Endothelial nitric oxide synthase regulates N-Ras activation on the Golgi complex of antigen-stimulated T cells.
ABSTRACT: Ras/ERK signaling plays an important role in T cell activation and development. We recently reported that endothelial nitric oxide synthase (eNOS)-derived NO regulates T cell receptor (TCR)-dependent ERK activation by a cGMP-independent mechanism. Here, we explore the mechanisms through which eNOS exerts this regulation. We have found that eNOS-derived NO positively regulates Ras/ERK activation in T cells stimulated with antigen on antigen-presenting cells (APCs). Intracellular activation of N-, H-, and K-Ras was monitored with fluorescent probes in T cells stably transfected with eNOS-GFP or its G2A point mutant, which is defective in activity and cellular localization. Using this system, we demonstrate that eNOS selectively activates N-Ras but not K-Ras on the Golgi complex of T cells engaged with APC, even though Ras isoforms are activated in response to NO from donors. We further show that activation of N-Ras involves eNOS-dependent S-nitrosylation on Cys(118), suggesting that upon TCR engagement, eNOS-derived NO directly activates N-Ras on the Golgi. Moreover, wild-type but not C118S N-Ras increased TCR-dependent apoptosis, suggesting that S-nitrosylation of Cys(118) contributes to activation-induced T cell death. Our data define a signaling mechanism for the regulation of the Ras/ERK pathway based on the eNOS-dependent differential activation of N-Ras and K-Ras at specific cell compartments.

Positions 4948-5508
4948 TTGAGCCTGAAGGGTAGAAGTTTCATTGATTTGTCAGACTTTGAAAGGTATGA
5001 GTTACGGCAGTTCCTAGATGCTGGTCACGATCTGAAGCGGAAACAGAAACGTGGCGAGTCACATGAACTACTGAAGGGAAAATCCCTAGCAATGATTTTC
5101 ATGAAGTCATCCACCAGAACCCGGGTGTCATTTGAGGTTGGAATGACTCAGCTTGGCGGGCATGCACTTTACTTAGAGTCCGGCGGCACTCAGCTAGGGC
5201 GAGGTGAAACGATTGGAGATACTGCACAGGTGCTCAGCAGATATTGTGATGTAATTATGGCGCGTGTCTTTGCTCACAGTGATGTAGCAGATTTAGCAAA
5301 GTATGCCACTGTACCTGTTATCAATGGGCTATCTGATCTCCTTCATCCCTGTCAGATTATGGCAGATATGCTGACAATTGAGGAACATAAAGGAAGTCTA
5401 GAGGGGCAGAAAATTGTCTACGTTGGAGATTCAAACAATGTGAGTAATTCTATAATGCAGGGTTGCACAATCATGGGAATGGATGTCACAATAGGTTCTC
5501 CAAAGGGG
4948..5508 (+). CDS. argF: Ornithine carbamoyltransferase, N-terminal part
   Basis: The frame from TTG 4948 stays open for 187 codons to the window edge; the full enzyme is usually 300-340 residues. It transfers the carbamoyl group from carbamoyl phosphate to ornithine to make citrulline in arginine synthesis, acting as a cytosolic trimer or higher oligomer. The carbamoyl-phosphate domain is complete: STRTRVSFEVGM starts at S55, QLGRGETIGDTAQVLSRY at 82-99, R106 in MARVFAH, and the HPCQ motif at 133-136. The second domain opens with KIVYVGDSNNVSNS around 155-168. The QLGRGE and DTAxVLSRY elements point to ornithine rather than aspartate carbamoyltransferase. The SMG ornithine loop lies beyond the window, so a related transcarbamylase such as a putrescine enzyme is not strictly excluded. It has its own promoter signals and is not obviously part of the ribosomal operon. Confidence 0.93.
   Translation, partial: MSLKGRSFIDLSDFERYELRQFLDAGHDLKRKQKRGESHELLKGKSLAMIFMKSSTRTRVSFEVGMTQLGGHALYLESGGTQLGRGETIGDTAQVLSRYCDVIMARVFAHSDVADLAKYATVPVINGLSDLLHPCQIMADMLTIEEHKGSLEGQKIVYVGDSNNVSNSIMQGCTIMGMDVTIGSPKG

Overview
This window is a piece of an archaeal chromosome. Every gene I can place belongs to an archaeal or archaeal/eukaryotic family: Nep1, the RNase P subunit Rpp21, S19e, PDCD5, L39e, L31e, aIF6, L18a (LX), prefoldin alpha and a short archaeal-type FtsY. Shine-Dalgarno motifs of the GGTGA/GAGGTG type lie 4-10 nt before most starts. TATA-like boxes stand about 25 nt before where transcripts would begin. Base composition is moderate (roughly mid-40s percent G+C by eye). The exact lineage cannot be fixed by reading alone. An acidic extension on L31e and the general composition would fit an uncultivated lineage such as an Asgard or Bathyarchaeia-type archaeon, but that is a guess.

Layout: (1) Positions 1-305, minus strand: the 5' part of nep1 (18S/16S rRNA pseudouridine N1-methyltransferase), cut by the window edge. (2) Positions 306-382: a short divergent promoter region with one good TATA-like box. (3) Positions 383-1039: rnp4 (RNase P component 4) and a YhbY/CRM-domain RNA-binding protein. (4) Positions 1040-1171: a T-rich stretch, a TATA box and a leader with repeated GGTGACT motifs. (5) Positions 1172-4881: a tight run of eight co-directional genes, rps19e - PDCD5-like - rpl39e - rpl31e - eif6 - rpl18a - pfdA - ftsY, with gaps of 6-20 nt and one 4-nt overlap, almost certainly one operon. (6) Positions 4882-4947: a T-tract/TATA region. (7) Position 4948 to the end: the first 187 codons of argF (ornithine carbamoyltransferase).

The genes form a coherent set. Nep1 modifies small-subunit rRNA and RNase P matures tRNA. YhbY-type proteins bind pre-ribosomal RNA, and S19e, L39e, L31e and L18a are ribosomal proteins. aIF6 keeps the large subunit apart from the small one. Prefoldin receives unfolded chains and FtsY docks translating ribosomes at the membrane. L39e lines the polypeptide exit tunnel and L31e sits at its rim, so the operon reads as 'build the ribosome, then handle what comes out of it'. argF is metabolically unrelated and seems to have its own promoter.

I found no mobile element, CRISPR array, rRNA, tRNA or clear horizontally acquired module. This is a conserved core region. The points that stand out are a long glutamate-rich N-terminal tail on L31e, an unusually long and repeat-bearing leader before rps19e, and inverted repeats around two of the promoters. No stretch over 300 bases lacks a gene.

Project description:Ras is a guanine nucleotide-binding protein that cycles between inactive GDP-bound and active GTP-bound states to regulate a diverse array of cellular processes, including cell growth, apoptosis, and differentiation. The guanine nucleotide-bound state of Ras is tightly maintained by regulatory factors to promote regulated growth control. A class of regulatory molecules that lead to Ras activation are guanine nucleotide exchange factors (GEFs). Ras GEFs bind to Ras and facilitate GDP release, followed by GTP incorporation and Ras activation. Nitric oxide (NO) has also been shown to promote guanine nucleotide exchange (GNE) on Ras and increase cellular Ras-GTP levels, but the process by which NO-mediated GNE occurs is not clear. We initiated NMR structural and biochemical studies to elucidate how nitrosylation of Ras might lead to enhanced GNE. Surprisingly, our studies show that stable S-nitrosylation of Ras at Cys-118, does not affect the structure of Ras, its association with the Ras-binding domain of Raf (a downstream effector of Ras), or GNE rates relative to non-nitrosylated Ras. We have found, however, that the actual chemical process of nitrosylation, rather than the end-product of Ras S-nitrosylation, accounts for the enhanced GNE that we have observed and that has been previously observed by others.